The first four years or so of my newsletter. Not only did I have no ads, no sponsors, no direct revenue or monetization from it, I got clients from it. But it was not a direct, you know, there was no direct revenue. And I was actually strongly anti advertisement sponsor, I thought it had misaligned incentives, because now you're worried about your sponsors and not worried about your readers, I didn't see it as anything that added value to people other than maybe I can make a little money off of it. I saw it as likely a pain in the ass to try to track down sponsors and negotiates like, zero interest strongly against it. Then one day, about four years into a news into my newsletter, I got an email from one of my readers. And she said she had run a classified ad in and Friedman's newsletter. And she said it was by far the best marketing she had ever done. She was a therapist who worked with creative people. And she said she'd love to do more marketing like that. Did I know anyone else that had an audience of creative people, that she could try to do something similar? I thought about and I was like, Well, I have that audience. But I don't offer ads. And I'm not gonna, you know, so I don't know if I recommended somebody else or just kind of whatever. But then I started thinking about it and really started to question, it made me question my anti advertising stance, because here was a woman who was my reader who wanted to reach the audience that I have. She wanted to promote a service that would if she got clients from it, it would help her but also it helped my audience like therapy for creative people. And the only reason I was not offering this was because I had some assumption that ads are evil, or they're gonna ruin everything or whatever. So it made me at least question like, maybe there could be maybe this can be valuable. Like, let me see what my audience thanks. So I sent out a survey one literally a one question survey. And it was if I included ads in my newsletter, would you a be curious to see them. Be be curious to see them and you might want to buy one, or see no ads, you hate ads. They're annoying about 300 or so people responded. 90% Said they either would be curious to see them or they might want to buy one. Only 10% said no ads. And I was like, wow. Like it really surprised me. Because like you would think people would be like, now what? You know, I was like, Okay, well, clearly I was wrong. This was not a master plan. But what I realized at this point was I also had 30 or 40 people, maybe 50. Who had said they might want to buy one I had leads for ad sales. which was not my intent, but I was like, oh, okay, so I decided I would try it. I decided I'd do very simple classified like one sentence ads, you know, 150 characters, one link, no images, none of that stuff. And I would price some low, I priced it at 50 bucks and add, I think at first and I figured I would put up to five per issue. And I sold out like the first three issues before I had even announced it. So when I announced the ads, it announced people saw, I was like, Oh, you can go here to buy the ads. And they would see immediately three issues were sold out, which made it seem like a hot product. And this is just a quick side note, I used to produce stand up comedy shows years ago, I applied one of the lessons from that is if you this isn't just stand up. But this is anything like if you're putting on a show, and let's say you think you can sell 70 tickets to it, you're better off booking a 50 seat theater than 100 seat theater. Because with a 50 seat theater, you sell out and people perceive it as a hot show. Whereas 100 seat theater, you sell 70 tickets you make more initially, but they don't perceive it as a hot product. There's no buzz about it, whatever. So I took that and applied it to the pricing of my ads. I was like, I want to say I'll purposely price these low. I want people who are considering buying to see that they have to book way in advance. This is basically a hot product. And that's exactly what happened. So it's sold out. And I went, you know, it's sold out ever since I went from $50 to 65 to 80 to 100 to 200. And I'm probably going up again, soon, I sell out every every issue. And it's worked really well. And you know, nobody, my audience likes them. The ads are irrelevant. The audience I don't I haven't done really any outreach to sponsors probably can make more money if I did. But that's a whole other story. But the big game changer for that was about a year and a half ago, I added this one paragraph weekday addition to my newsletter. So my newsletter, now you get an email every weekday that's like a paragraph, sometimes it's only a sentence and a link. And then there's a one line like today's email sponsored by whoever the sponsor is, and then Sunday, you get a longer full issue. That format, that's really the difference because the ads in my so when people buy an ad, now they get an ad in the Sunday issue. They're one of five sponsors. And then in the weekday issue, they're the only sponsor of one weekday issue that week, those weekday issues drive the vast majority of the clicks, that's not only true for the ads, it's true for whatever link I put in the you know, the one link of the content, the stuff is good my audience Trust me, I under like all of that has been built up over time. Also, I write the copy for the weekday ads advertisers supply the copy for so that probably helps as well. But the format, it's really interesting, and again, I stumbled into it, you know, the one link that I will put in a week day, email will get more clicks than all 15 or 20 Links in the Sunday issue combined. I believe it's the same type of content. But it's just so focused, there's you know, and they're a little the weekday issues are a little people hear the term clickbait and they assume it's negative. It's only clickbait, if it doesn't deliver on what you promise, if it delivers on what you promise, it's a great headline or a great copy. Right. So I don't mislead anyone into clicking, but I do write them in a way that's designed to generate curiosity to get the click, but as long as it delivers and lives up to it, that's fine. You know, I don't for example, in on the Sunday issue, when I share a link to an article, I'm going to give a little summary of what it is in the weekday issue I don't really like I'll give, give some context, but I'm not going to summarize it. So but yeah, that format, the Sunday links do well, as well, and the ads do well. But that format, I think is really what is differentiated me from the others, people know that they can open it. They know when they get that weekday email from me, it's gonna take them 10 seconds to look at. And if it's interesting, they'll click it. And so I think that just fuels itself and it's worked again, I stumbled into it, but it's been incredible.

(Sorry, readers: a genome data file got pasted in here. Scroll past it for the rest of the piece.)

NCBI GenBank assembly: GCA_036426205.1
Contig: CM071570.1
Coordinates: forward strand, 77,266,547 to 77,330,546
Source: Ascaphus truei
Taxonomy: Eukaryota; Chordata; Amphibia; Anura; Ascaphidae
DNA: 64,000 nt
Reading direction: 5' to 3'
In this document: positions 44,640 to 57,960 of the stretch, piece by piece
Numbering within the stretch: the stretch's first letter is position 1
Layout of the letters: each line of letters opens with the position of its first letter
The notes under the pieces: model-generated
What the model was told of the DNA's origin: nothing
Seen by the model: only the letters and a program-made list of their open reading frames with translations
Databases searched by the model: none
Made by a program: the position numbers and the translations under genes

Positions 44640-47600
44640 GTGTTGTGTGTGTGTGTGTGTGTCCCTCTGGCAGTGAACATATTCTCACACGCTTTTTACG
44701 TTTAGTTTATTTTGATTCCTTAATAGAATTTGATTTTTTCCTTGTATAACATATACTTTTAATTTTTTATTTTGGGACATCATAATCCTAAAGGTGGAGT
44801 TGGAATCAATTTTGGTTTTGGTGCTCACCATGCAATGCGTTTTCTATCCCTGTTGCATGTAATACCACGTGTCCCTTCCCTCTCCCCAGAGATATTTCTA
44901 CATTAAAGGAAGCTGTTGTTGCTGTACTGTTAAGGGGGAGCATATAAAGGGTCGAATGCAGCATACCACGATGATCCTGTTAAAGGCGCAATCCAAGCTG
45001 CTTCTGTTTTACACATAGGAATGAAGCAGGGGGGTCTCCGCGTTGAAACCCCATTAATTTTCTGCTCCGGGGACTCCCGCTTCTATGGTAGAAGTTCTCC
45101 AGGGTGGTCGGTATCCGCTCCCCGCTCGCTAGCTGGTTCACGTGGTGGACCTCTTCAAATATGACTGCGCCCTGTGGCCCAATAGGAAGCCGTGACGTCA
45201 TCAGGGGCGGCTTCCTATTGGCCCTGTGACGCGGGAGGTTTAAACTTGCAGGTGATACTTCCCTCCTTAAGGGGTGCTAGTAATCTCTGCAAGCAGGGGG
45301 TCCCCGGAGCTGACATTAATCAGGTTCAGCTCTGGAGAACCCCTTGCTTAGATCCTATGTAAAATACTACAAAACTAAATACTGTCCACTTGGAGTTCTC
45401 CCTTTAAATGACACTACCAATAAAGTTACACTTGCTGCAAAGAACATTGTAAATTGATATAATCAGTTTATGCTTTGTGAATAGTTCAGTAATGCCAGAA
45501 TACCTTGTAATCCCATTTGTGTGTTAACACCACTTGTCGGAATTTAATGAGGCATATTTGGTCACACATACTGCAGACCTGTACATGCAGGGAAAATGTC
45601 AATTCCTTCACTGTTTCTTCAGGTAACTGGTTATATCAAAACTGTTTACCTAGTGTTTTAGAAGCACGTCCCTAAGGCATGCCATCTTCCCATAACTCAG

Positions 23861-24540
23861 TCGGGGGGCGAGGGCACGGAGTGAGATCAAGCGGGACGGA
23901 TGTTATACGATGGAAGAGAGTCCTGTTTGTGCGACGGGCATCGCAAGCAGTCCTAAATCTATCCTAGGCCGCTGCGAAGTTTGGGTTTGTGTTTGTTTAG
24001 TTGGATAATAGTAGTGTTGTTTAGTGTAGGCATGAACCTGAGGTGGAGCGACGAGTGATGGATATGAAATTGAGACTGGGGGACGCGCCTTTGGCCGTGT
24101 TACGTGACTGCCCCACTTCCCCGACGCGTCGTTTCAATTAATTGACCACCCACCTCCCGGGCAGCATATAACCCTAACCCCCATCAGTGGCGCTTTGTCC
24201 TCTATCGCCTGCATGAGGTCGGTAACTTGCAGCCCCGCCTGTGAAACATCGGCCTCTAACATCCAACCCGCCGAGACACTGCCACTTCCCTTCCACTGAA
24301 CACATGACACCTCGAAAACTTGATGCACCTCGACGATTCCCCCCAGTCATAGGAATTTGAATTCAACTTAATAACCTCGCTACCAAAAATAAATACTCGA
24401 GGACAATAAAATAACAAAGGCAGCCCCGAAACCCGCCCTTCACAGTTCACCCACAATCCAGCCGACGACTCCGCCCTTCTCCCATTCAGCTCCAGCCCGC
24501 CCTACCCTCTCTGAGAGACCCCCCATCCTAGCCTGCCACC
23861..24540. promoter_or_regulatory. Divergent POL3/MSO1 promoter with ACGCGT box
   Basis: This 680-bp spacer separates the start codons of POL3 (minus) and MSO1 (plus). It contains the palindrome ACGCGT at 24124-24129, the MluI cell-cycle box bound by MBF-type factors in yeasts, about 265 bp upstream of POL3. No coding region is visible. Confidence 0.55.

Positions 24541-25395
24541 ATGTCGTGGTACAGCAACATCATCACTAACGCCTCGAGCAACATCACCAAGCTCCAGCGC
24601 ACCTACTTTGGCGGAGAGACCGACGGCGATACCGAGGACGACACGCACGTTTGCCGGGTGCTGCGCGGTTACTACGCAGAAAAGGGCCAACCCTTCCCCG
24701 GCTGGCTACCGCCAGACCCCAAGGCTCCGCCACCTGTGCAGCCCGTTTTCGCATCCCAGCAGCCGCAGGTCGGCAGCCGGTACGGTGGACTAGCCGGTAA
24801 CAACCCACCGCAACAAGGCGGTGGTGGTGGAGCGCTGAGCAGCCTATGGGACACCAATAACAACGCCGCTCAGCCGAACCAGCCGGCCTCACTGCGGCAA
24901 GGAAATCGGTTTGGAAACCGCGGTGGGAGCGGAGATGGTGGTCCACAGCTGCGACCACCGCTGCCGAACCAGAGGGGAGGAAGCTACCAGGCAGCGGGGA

Jay Clouse  39:14